NEW YORK (MainStreet) -– Sure, you can get a discount ticket to an NFL game. Your team has to be terrible, but it can happen.

The National Football League's average ticket price jumped 2.1% to nearly $86, according to Team Marketing Report. However, that's just the face value of tickets that, in many cases, sell out well before fans take their seats for the season opener. That said, there are still plenty of teams that, before the NFL suspended its television blackout rule for the 2015 season, would keep home games off the air until they were sold out. Even when the NFL offered teams an 85% “sellout” threshold a few years back, there were still several franchises that begged fans to buy tickets on a week-to-week basis.

As you can imagine, that depresses ticket prices on the secondary market quite a bit. The folks at ticket pricing site TiqIq compiled data from ticket sales sites including eBay-owned StubHub and found average ticket prices far more extreme (and more likely) for fans seeking seats during the regular season. At the end of last season, these are what the cheapest tickets in the league looked like, on average:

1. St. Louis Rams: $88

2. Oakland Raiders: $99

3. Tampa Bay Buccaneers: $292

4. Kansas City Chiefs: $111

5. Jacksonville Jaguars $114

6. Minnesota Vikings: $114

7. Washington Redskins: $115

8. Tennessee Titans: $120

9. Indianapolis Colts: $121

10. Cleveland Browns: $125

This year is basically an experiment to see if those prices drop even further without a blackout threat to boost them. Television deals with Fox, NBC, CBS, ESPN and DirecTV pay NFL team $226 million a year just for existing and far outweigh the local revenue produced through ticket sales and concessions. However, that local revenue doesn't have to be shared with other teams, which makes it especially valuable to NFL owners.

Still, some teams are way more effective at generating that revenue than others. We looked Team Marketing Report's lineup of average ticket prices and found the cheapest NFL tickets available. The following ten teams not only charge beneath the league average, but actually make fans pay dearly for that discount:

10. St. Louis Rams

Average ticket price: $72.71

Change from last year: 1.6%

A 1-2 start isn't what's worrying Rams fans. Nor is the fact that this team hasn't been to the playoffs since 2004 or had a winning season since 2003. No, it's owner Stan Kroenke's purchase of land in Inglewood, Calif., his intention to build a stadium there and Inglewood's approval of said stadium that has the city somewhere between nervous and resigned to its fate. Local businessmen have come up with a plan for a new stadium, but the nearly half a billion dollars the city would have to pay up front to make that happen -- not to mention interest and the debt on the Rams' Edward Jones Dome -- aren't making that plan seem incredibly plausible. The city's best hope is that some other team -- or teams -- get to L.A. before the Rams do. If not, we may be seeing the end of this team's 20-year St. Louis experiment that cost season-ticket-holders $250 to $3,000 in personal seat licenses and introduced league owners to the idea of making fans pay for the right to pay for tickets.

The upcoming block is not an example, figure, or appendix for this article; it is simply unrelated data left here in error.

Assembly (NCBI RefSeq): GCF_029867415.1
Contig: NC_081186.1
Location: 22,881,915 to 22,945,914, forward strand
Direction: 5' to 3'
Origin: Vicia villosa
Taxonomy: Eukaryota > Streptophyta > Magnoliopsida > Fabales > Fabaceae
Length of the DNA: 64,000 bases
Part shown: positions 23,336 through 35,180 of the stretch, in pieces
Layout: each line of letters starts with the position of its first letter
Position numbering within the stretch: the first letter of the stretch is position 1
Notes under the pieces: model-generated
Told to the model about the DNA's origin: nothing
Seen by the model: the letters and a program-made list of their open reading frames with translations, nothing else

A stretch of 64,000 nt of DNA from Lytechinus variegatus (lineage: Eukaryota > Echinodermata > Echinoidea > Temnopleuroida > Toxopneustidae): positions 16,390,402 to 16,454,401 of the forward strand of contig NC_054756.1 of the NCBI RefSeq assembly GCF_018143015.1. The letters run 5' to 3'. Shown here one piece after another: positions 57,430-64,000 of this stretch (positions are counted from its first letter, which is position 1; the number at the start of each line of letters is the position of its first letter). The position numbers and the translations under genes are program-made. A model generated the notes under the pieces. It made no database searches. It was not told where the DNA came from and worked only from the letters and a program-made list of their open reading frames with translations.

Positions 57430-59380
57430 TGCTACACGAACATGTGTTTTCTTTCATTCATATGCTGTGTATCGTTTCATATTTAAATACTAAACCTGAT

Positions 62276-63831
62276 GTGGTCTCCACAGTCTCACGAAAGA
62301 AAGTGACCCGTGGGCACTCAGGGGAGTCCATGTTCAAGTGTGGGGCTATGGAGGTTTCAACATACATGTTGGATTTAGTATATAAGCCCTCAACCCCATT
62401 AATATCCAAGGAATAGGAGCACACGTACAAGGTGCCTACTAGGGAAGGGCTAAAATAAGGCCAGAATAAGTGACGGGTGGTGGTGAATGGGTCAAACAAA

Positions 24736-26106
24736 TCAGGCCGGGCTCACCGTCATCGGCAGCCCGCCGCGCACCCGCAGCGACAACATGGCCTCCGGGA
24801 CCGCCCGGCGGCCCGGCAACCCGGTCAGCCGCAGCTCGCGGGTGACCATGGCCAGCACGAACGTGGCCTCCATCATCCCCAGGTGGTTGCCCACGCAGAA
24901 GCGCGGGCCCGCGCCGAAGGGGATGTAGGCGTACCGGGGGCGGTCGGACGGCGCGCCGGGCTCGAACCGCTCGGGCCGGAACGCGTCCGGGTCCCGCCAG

9. Cincinnati Bengals

Average ticket price: $71.12

Change from last year: 3.1%

The Bengals have put together four-straight winning seasons, made the playoffs in five of the last six seasons -- and have lost their opening-round playoff game all five times. Head coach Marvin Lewis is back this year, as is quarterback Andy Dalton, but their combined regular-season successes can't mask their continued disappearance around playoff time. It also can't make taxpayers forget just how much money they sunk into this team.

Some 20 years ago, the Bengals threatened to move if they didn't get a new stadium. Hamilton County, Ohio, wound up spending $540 million to build Paul Brown Stadium, but that debt soared as the recession deepened. Combining annual stadium costs to taxpayers that rose from $29.9 million in 2008 to nearly $35 million to declining sales tax revenue resulted in debt that eliminates funding for local programs and rolls back a property tax cut promised as part of the stadium deal.

This team hasn't had a playoff win since 1990, and it's going to continue having a tough time squeezing more dollars out of its overdrawn fanbase.

8. Cleveland Browns

Average ticket price: $69.13

Change from last year: 27.5%

One-time quarterback of the future Johnny Manziel continues to ride the bench as coach Mike Pettine keeps putting Josh McCown in the starter's slot. General manager Ray Farmer is just wrapping up his suspension for illegally texting team personnel on the sidelines last year. Stud receiver Dwayne Bowe remains sidelined by injury, receiver Josh Gordon remains suspended for a variety of substance abuse issues and star cornerback Joe Haden looked mighty vulnerable against the Oakland Raiders. But these are all just the latest indignities for a club that's had a revolving cast of quarterbacks since 1999, has managed just two winning seasons during that time and has only made the playoffs once during that span -- losing to the hated Pittsburgh Steelers in 2002. Yes, this is cheap by NFL standards, but there's a reason it was a lot cheaper last year.

7. Kansas City Chiefs

Average ticket price: $68.38

Change from last year: 0%